Democratic U.S. Sen. Mary Landrieu and Republican challenger Rob Maness squared off on issues related to wetlands, energy policy and busting through the partisan gridlock in Washington, D.C., in front of a packed crowd at Kenner City Hall on Tuesday night, but the leading GOP candidate, Bill Cassidy, wasn’t in attendance.
State Rep. Paul Hollis, R-Covington, said Cassidy, a Baton Rouge Republican, personally asked him to sit in his place. Hollis said U.S. Rep. Cassidy had a prior engagement and couldn’t make it to the Alliance for Good Government Forum.
During the nearly 45-minute discussion, Maness and Landrieu outlined their views on oil exportation, Medicaid expansion and President Barack Obama’s decision to authorize airstrikes against the Islamic State group.
The federal Affordable Care Act position showed the clearest distinction between longtime Democrat Landrieu and tea party-backed Maness, and it drew the largest response from the crowd, whose reaction seemed mixed.
Landrieu said she supports expansion of Medicaid and that the state’s decision not to support it has had a negative impact on Louisiana residents.
“It left 15,000 jobs that were not created, and it left $16 billion of our tax dollars on the table,” she said.
Maness said he thinks that the federal Affordable Care Act needs to be “pulled out by the roots” and he doesn’t support expansion.
Both Maness and Landrieu pledged to work across party lines on issues that would benefit the state.
“We must come together for solutions,” Maness said, adding his status as a political novice makes him a better option for the Senate.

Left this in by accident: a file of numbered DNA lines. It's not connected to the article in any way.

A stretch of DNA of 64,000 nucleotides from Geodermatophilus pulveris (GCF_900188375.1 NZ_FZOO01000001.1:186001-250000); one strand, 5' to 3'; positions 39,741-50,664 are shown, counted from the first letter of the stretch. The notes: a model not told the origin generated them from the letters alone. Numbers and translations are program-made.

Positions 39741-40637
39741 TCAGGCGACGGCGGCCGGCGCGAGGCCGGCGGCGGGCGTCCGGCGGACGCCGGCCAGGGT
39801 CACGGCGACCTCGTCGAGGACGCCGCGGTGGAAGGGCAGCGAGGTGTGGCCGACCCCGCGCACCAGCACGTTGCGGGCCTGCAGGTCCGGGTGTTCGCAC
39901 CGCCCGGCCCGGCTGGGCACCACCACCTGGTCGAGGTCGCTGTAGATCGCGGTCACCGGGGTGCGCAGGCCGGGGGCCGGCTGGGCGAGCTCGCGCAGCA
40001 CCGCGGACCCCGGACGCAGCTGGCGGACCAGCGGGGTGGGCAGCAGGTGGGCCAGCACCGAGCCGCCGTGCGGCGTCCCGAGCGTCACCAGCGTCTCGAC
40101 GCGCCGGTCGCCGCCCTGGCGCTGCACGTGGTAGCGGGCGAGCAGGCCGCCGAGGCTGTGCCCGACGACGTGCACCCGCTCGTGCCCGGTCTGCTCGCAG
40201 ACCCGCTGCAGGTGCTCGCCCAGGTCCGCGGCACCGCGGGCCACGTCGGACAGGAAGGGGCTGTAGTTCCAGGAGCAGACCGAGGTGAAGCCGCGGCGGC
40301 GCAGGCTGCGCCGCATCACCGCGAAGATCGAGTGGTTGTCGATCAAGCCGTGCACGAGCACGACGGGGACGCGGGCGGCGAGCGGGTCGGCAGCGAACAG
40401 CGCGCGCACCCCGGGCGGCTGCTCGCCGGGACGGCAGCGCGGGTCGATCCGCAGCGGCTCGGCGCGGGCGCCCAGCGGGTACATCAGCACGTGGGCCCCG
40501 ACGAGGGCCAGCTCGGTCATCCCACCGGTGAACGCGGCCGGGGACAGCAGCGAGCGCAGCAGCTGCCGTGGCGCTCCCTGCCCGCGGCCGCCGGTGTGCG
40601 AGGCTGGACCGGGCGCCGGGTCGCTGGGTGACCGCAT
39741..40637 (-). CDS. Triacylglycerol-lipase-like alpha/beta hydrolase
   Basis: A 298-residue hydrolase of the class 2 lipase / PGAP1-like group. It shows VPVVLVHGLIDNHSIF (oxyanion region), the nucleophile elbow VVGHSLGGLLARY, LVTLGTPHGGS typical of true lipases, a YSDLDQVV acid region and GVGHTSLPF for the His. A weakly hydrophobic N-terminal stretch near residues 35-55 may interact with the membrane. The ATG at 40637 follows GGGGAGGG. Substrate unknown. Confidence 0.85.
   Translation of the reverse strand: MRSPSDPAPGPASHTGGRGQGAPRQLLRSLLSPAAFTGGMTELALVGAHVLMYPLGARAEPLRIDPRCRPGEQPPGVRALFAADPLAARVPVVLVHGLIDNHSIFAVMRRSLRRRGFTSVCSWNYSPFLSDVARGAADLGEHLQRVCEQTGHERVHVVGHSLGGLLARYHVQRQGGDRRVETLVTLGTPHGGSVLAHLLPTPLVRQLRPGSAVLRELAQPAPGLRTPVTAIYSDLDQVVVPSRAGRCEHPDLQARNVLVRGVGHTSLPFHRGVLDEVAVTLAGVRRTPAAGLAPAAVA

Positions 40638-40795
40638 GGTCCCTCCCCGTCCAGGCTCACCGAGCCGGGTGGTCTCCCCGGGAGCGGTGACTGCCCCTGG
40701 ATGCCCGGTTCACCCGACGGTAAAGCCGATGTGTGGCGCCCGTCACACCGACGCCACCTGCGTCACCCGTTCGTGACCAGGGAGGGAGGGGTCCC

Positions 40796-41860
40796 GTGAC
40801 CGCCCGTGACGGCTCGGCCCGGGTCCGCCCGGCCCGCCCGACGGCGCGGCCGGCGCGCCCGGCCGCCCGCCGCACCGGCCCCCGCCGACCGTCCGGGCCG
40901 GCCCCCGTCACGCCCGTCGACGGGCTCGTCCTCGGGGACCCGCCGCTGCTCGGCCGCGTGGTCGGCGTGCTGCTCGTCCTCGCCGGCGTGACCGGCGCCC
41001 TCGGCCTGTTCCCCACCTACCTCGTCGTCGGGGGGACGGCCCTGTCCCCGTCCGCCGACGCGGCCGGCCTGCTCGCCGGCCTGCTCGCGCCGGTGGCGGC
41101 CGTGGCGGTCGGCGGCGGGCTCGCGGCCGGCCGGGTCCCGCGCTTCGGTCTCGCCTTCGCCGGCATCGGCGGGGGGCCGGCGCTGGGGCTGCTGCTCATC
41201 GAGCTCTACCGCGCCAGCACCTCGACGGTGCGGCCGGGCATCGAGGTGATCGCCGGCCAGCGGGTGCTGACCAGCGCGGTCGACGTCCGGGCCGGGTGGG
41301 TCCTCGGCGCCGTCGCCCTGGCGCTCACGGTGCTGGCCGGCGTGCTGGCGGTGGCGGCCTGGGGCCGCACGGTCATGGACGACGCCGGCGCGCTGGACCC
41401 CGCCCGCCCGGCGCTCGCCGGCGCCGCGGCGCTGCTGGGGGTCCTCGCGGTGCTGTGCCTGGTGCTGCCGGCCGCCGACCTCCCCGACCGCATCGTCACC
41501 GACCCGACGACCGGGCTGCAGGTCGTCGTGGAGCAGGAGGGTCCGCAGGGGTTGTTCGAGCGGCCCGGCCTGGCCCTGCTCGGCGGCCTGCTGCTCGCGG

“We have a choice in this election — your choice is to go with one of the politicians or an outsider,” Maness said.
Landrieu said she has been building coalitions with Republicans throughout her time in the Senate, notably when it came to flood insurance rates. “I’m willing to cross party lines to get the job done for this state,” she said.
Maness, a retired military colonel, said he believes Obama overstepped his bounds by taking action against the Islamic State group without congressional approval.
“Congress should be going back into session to debate why and what we are going to war for, instead of giving this president a blank check,” said Maness, though he called the Islamic State group an “imminent threat.”
Landrieu, agreeing that the Islamic State group poses a “serious threat,” said she would vote in favor of airstrikes and other actions against the Islamic State group, had Obama sought congressional approval.
During an introduction and closing, Hollis touted Cassidy’s congressional record.
“Bill Cassidy has been a stalwart opponent to President Barack Obama,” Hollis said. “He has fought for the rights of people of Louisiana and I know he will continue in the United States Senate.”
Landrieu and Maness criticized Cassidy for not attending the forum, repeatedly thanking each other for showing up.
Both have been quick to bring up Cassidy’s decision to participate in just two televised debates — one on Oct. 14 and the other Oct. 29.
“You can talk about everything you’d like to do and what you’d stand for, but the first thing you have to do is show up,” Landrieu said.
Earlier Tuesday, Landrieu met with several dozen college students from LSU, Baton Rouge Community College and Southern University in Baton Rouge. She’ll be in New Orleans for similar meetings Wednesday, and next week she’ll hold a meeting in Shreveport.
Landrieu touted her efforts to address student loan debt and increase the amounts of federal Pell Grants — two points she has repeatedly stressed to college students on the campaign trail.
“It’s about building a path to the middle class,” she said, stressing that Louisiana needs a skilled workforce to meet industry demands.
In response, Republican National Committee spokesman Ben Voelkel shifted the focus back to the economy.
“What students need is not more student loans — they need good jobs available to them when they graduate,” he said. “Unfortunately, Senator Landrieu’s rubber stamp support for President Obama’s agenda has failed young people who now face high unemployment rates, stagnating wages and fewer opportunities than generations before them.”
Landrieu also again talked up her “clout” in Washington as a three-term senator — another point the GOP has taken issue with.
“Why would we want to give this up?” Landrieu asked the room full of students. “Why would we want to concede this power and seniority to another state?”